I like this song. Stevie is the "lady of the mountain," of course, as she is in Sorcerer. She lives a fast lifestyle, and though it causes her to "burn bright," it also takes a toll. Still, this is the only way she knows how to feel alive. Then, she shifts to talking about Lindsey. He loves her, but he's so focused on his music - his "life alone." She asks him, does he even know why he does that? She knows that without her, his life will not be the same. Still, she sees the flame of their love that once burned so bright beginning to "die." It's "burning out" right along with her, both being extinguished by the fast rock'n'roll lifestyle.
Still, she knows he wants her...she drives him crazy. She admits that she relies on him too heavily, which contributes to that...always calling "please save me." She also sees that he's gotten to a point where he's "burning out," and certainly, during the Tusk period, Lindsey was a workaholic, and they need to get perspective, before their own souls are completely extinguished.
I agree completely with WebMistress. But, I also think this song is applicable to many of Stevie's relations... she says in many songs how "the fire", or "burning" consumes her romantic life. It seems as if she falls completely or not at all, also that she feels that many of her 'loves' are forever. Also, I think this song touches on Stevie's more dark side, and solitary/nomadic ways. Like described in Sister Of the Moon, Stevie fights, or at least fought the urge to 'fade away'.
I think thats what Stevie refers to as 'Some say she's not really real... strange lady from the mountain.' There is that part of herself that shows up in songs from time to time, that is very eccentric, solitary and nomadic.
I've always found this an extremely intriguing song, so if anyone has any other ideas on the origin of this/why it was never released, I've love to hear your opinion!
"Lady from the Mountain" is, of course, self-describing Stevie metaphorically: but I wonder if this song has anything to do with the Rhiannon legend? From what I remember, Rhiannon came down from the mountain and called on Pwyll who kept missing her as she'd fly out on her white horse. He described her as a mysterious and strange lady who almost haunted him....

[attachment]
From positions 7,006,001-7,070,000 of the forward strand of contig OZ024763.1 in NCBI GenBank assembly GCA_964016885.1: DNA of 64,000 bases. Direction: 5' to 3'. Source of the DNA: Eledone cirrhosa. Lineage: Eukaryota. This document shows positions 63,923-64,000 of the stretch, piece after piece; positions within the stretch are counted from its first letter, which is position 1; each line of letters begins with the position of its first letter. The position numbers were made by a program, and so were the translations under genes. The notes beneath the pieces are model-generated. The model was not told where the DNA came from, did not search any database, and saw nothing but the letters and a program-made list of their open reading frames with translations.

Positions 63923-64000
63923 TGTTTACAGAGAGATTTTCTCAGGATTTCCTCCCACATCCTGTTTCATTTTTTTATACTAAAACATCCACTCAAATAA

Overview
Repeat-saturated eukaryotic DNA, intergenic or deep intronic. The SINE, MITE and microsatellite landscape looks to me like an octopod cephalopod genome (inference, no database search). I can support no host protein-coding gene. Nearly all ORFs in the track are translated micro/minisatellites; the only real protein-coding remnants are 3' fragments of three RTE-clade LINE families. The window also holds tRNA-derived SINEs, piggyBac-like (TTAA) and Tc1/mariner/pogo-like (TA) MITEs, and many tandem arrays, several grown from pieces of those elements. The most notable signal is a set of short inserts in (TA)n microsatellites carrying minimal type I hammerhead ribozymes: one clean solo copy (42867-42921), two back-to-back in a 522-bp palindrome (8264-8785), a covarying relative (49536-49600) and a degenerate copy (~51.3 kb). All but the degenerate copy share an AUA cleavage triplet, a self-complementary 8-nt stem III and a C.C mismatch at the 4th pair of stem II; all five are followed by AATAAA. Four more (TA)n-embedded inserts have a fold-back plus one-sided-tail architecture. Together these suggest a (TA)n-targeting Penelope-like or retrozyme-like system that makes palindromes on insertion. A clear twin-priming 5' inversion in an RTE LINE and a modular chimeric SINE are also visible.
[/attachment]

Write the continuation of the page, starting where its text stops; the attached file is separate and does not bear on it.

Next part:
When she sings, "Well....I could make you crazy...." the song is taking the First Person voice again, where she is almost taking ownership of who she is and using her nomadic and independent powers and focusing them on one haunted individual....
I really do think that this song is about Rhiannon, the Welsh Goddess of steeds and birds, or at least I think it is referring to Rhiannon. In the myth, Rhiannon was the Lady from the Mountain. She came down from the Great Mound, which was called Gorsedd Arbeth, where came down from her world to the mortal world where she met Pwyll.
When she comes down from her world, she gives out light and of course the mortals would see her as a strange lady, hence Some call her Strange lady from the mountain. However some say that she's not really real.
In the song Maker of Birds / 3 Birds of Rhiannon it says about Pwyll thinking he is crazy because he has met such a beautiful woman. This is referenced in this song also when it says, If that woman could make you crazy.
In the myth, Rhiannon is being forced to marry a man against her will, unless she can find another suitable husband. She has been watching Pwyll and she knows it is him that she wants. In this song Stevie is referencing this when she writes, Did she call out, did she say, <Please save me>. She is talking about whether or not Rhiannon was calling out to Pwyll, save me, please marry me, so that I do not have to marry this other man.
Also in the book (The Mabinogion) where the myth is told, there is use of the word tonight, when Pwyll says tonight he shall be married to her .in the song Stevie writes "Tonight" She says, "Tonight"
So, in conclusion I strongly believe that this song is about Rhiannon, however I do not know if it is related in any way to her relationship with Lindsey or any other aspect of her life.